Adapted To Eternity

Then said Jesus unto his disciples, If any man will come after me, let him deny himself, and take up his cross, and follow me. For whosoever will save his life shall lose it: and whosoever will lose his life for my sake shall find it. For what is a man profited, if he shall gain the whole world, and lose his own soul? or what shall a man give in exchange for his soul? (Mat 16:24-26)

Fitness is a handy concept because it lumps everything that matters to natural selection (survival, mate-finding, reproduction) into one idea. The fittest individual is not necessarily the strongest, fastest, or biggest. A genotype's fitness includes its ability to survive, find a mate, produce offspring-and ultimately leave its genes in the next generation.
(http://evolution.berkeley.edu/evosite/evo101/IIIE2Fitness.shtml)

I chose this quote from a site on evolution as a good contrast with what Jesus said, not because I'm not interested in arguing about evolution, but because so many people today simply accept scientific statements as the basis of truth. As a theory to explain variation within the species "natural selection" is OK, but doesn't really say all that much when you think about it. It just says that those individuals that have traits suited to their environment are more likely to survive in that environment. Yawn. But wait - a lot of people want to take this fairly self-evident statement and build a whole metaphysics around it. That's a problem. Good science is not necessarily valid moral philosophy and we have to examine those "a priori assumptions" when we do philosophy.

The idea of "natural selection" starts with an assumption that most people never even think about. It seems so obvious, so "natural" that most people don't even see the assumption. The assumption is embedded in the statement I quoted above: "ability to survive." The basic metaphysical assumption of the theory of evolution is that everything is driven by a desire to survive. Period. No questions are asked or allowed about that; you are just supposed to ignore the fact they made that assumption and go on and do your lessons. Fine for science class, but it is BAD PHILOSOPY to do that.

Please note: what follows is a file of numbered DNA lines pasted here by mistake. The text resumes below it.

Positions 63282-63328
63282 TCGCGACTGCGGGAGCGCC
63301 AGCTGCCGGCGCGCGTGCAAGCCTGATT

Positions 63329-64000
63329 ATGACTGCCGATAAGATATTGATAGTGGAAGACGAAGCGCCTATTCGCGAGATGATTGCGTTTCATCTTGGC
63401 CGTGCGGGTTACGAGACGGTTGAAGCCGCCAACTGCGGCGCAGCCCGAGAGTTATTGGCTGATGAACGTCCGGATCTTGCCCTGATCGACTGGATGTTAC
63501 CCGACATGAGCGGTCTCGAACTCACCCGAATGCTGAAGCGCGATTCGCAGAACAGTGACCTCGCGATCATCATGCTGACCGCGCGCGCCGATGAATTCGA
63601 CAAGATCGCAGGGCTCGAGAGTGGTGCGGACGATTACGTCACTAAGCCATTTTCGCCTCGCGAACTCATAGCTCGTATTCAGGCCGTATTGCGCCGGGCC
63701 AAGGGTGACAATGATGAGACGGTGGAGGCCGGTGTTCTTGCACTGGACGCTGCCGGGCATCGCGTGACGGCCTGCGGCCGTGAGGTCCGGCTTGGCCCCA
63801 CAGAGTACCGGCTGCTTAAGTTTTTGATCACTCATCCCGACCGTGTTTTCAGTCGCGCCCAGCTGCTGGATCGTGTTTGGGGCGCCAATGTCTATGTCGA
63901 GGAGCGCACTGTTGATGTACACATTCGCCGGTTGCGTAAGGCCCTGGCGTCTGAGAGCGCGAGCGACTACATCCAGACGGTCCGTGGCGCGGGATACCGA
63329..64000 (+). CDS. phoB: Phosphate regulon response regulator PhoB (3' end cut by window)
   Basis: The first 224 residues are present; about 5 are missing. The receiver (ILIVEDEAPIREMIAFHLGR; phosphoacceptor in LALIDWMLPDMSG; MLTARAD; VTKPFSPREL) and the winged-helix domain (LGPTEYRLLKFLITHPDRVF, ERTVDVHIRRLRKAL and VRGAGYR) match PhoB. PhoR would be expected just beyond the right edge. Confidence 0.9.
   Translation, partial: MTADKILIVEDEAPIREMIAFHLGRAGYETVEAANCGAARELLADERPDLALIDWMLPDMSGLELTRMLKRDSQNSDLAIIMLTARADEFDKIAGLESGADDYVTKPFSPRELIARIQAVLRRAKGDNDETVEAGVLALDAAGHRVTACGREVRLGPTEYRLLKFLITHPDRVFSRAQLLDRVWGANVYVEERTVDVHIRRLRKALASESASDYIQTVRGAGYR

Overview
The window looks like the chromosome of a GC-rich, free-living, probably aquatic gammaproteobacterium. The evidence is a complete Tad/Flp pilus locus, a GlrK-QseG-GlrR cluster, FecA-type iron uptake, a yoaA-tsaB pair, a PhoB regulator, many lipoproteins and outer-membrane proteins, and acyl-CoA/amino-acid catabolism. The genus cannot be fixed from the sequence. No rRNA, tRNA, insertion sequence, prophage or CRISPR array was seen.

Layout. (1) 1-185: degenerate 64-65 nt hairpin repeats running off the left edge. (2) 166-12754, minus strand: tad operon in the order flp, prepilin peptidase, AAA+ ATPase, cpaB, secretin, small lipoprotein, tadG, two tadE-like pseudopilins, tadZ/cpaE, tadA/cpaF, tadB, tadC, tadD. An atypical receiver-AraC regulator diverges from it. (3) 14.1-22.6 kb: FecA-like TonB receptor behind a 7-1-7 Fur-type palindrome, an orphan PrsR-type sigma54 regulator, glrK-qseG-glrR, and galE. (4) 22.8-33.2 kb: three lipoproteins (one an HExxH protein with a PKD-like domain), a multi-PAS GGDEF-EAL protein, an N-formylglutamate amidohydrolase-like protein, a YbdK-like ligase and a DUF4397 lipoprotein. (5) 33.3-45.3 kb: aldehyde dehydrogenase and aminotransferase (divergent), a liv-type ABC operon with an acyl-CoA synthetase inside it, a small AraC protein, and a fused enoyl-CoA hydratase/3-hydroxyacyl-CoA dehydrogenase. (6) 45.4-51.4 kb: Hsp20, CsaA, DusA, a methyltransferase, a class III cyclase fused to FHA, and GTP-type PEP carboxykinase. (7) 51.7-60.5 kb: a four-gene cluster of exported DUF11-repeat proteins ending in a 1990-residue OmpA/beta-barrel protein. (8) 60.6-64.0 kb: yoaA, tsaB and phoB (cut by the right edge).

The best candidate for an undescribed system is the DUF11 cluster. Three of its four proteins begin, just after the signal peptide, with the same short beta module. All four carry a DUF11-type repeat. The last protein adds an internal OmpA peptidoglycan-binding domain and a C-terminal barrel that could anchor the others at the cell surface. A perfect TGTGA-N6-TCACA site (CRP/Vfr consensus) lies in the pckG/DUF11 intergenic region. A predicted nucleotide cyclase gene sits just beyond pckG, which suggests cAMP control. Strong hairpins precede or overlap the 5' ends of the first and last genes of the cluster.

First of all, the idea that life is "adapted" for survival is misleading. It is not. Here's a clue: everything dies. So, what they really mean by "ability to survive" is really "ability to reproduce and leave similar offspring." Get the point? It's not the survival of the individual that the theory of evolution is concerned with; it's the survival of the species. Any trait that allows the species to continue from generation to generation is considered an advantage. So, that's why I "yawn" at the whole thing. It may be interesting to some, but it tells me nothing of what I need to do as an individual. Worse, if you try and build moral philosophy on that assumption you end up with the conclusion that you are nothing more than a cog on a wheel, a bit player in the larger movement of the species called "human." You don't survive, but the species does, and thus the group is more important than the individual. Better hook up with the right group then, go along to get along, compromise to gain a survival advantage, etc. So, it's easy to understand why the elitists, socialists and communists love the theory of evolution.